An ordinary bathroom renovation project is estimated to take around six weeks to complete, according to bathroom specialists Victoria Plum.
removing your existing bathroom features
installing new electrics
tiling floors and walls
But if you don't need to go the whole hog, there are ways to trim that time down.
Refresh tiles and paint - 1 week
The cheapest and fastest way to refresh a bathroom is to keep your existing bathroom features and flooring.
If the loo, sink and shower or bath are in reasonably good condition, then a bathroom makeover can be done in around a week.
Refreshing wall tiles, a lick of paint and hanging new mirrors can work wonders with a small budget in a short time frame.
Replacing sanitaryware, tiles and paint – 3-4 weeks
If you're after a new look and style for the smallest room in the house and want to install new bathroom features, here's what to allow for:
Removing the sink, loo, shower/bath and tiles - 1 week
Installation of new pipes - 2-3 days
First-fix electrics - 3-4 days
Replastering walls 1-2 days
Laying new flooring - 2-3 days
Installing a new sink, loo and shower/bath - 1 week
Tiling the walls - 2-7 days (depending on tile size - the bigger the tiles, the faster the job)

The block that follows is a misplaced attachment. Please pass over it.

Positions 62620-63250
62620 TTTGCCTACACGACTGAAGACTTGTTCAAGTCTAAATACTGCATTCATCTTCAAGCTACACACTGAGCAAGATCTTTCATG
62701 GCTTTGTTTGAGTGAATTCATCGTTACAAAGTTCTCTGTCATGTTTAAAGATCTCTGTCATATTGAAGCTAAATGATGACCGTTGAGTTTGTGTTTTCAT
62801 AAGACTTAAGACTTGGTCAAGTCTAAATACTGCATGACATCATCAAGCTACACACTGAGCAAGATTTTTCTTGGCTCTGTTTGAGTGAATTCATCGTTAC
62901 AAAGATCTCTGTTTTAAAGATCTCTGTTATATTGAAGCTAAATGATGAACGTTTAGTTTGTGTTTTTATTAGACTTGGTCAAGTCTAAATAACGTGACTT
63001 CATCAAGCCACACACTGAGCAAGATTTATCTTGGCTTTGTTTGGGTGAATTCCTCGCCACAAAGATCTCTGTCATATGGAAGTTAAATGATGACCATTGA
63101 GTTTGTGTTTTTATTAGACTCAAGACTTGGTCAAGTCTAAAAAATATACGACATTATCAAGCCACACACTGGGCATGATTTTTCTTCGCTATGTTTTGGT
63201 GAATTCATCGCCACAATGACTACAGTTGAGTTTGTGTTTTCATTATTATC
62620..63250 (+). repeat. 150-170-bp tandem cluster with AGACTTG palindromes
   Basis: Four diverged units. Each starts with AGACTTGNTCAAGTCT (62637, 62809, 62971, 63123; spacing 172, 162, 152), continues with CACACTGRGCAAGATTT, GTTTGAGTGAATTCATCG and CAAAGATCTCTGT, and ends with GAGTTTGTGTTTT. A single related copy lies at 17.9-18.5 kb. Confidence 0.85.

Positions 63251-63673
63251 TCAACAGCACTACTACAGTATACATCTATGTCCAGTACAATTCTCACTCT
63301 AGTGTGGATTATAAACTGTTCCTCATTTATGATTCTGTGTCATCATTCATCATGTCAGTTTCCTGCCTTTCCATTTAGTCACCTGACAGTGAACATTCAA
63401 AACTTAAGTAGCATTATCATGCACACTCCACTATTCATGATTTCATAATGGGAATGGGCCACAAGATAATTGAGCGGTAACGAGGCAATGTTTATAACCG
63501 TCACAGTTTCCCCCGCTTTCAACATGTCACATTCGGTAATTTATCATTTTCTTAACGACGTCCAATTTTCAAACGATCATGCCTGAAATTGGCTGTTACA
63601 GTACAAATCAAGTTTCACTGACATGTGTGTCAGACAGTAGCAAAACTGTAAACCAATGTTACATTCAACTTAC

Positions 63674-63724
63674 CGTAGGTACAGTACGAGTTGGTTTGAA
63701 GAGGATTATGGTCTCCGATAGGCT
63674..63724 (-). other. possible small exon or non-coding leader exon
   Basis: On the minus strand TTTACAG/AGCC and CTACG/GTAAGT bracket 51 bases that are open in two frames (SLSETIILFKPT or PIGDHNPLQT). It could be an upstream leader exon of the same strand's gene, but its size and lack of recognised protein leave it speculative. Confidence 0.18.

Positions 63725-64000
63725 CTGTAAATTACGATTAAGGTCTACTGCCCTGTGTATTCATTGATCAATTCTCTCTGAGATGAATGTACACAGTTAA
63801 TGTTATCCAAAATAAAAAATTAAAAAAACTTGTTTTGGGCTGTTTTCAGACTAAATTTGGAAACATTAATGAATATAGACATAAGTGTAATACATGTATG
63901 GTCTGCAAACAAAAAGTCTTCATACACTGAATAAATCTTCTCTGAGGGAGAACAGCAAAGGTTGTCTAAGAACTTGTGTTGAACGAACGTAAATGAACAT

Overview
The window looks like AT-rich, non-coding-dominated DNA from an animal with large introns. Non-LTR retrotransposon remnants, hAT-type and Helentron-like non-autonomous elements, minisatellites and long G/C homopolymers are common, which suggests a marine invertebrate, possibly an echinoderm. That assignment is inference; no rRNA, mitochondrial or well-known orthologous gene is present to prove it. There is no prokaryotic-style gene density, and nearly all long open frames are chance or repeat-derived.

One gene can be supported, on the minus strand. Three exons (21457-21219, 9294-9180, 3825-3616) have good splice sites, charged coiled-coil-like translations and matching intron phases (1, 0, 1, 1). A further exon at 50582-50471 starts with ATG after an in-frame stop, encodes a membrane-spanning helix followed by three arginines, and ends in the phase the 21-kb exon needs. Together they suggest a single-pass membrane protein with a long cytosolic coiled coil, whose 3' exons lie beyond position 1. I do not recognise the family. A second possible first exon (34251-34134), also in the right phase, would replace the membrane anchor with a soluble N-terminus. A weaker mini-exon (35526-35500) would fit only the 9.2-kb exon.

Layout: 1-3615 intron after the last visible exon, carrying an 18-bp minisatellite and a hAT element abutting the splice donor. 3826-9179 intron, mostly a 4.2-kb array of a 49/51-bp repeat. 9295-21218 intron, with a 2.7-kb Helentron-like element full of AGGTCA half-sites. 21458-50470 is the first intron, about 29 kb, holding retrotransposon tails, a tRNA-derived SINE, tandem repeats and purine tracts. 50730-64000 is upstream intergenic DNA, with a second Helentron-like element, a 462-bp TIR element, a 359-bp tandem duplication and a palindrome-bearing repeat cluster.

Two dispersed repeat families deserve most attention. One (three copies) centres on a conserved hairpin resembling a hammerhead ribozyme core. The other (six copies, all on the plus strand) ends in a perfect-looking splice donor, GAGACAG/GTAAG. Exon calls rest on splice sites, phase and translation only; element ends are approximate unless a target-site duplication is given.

Discovering a rotten board under the floor and having to deal with leaking pipes are common during bathroom renovations. So be ready to factor the extra time in.
Complete refit moving everything around – 6 weeks
If you want to shift the arrangement for the loo, sink and bath around, your renovation is going to take longer.
Equally if you're knocking down a wall between a small loo and bathroom to create a family bathroom, you'll need to allow 5-6 weeks.
A bathroom layout is largely dictated by the location of the soil pipe. So unless you want things to become very costly, try and keep your toilet close to where it was before.
You’ll need to allow extra time to move pipes and to deal with any surprises which might occur when everything has been ripped out.
Installing a bathroom into a new room – 6 weeks
It can be time-consuming and costly to add a bathroom into an environment not previously known to plumbing and soil pipes.
Installing a loo in a new location usually means some external digging and the laying of a new soil pipe, which will add a good couple of weeks onto your renovations.
Building regs approval will also be needed for any bathroom work that involves:
installing a completely new bathroom, en-suite or cloakroom (for example if you're transforming a cupboard under the stairs into a WC - as new drainage is involved)
relocating existing bathroom appliances by more than a few centimetres
installing a new soil and vent pipe (the vertical pipe connecting the new bathroom fittings to the drains) or new connections to it
installing a new electrical circuit
And regarding draining, if you're planning to build a wet room, the gradient/fall of the floor will need to be steep enough so that the water drains away, and the pipes will need to work correctly to stop any water pooling.
If you use a Competent Person, they can self-certify the work that comes under the scope of the building regulations.
Otherwise you'll need to make a building regulations application to your local authority.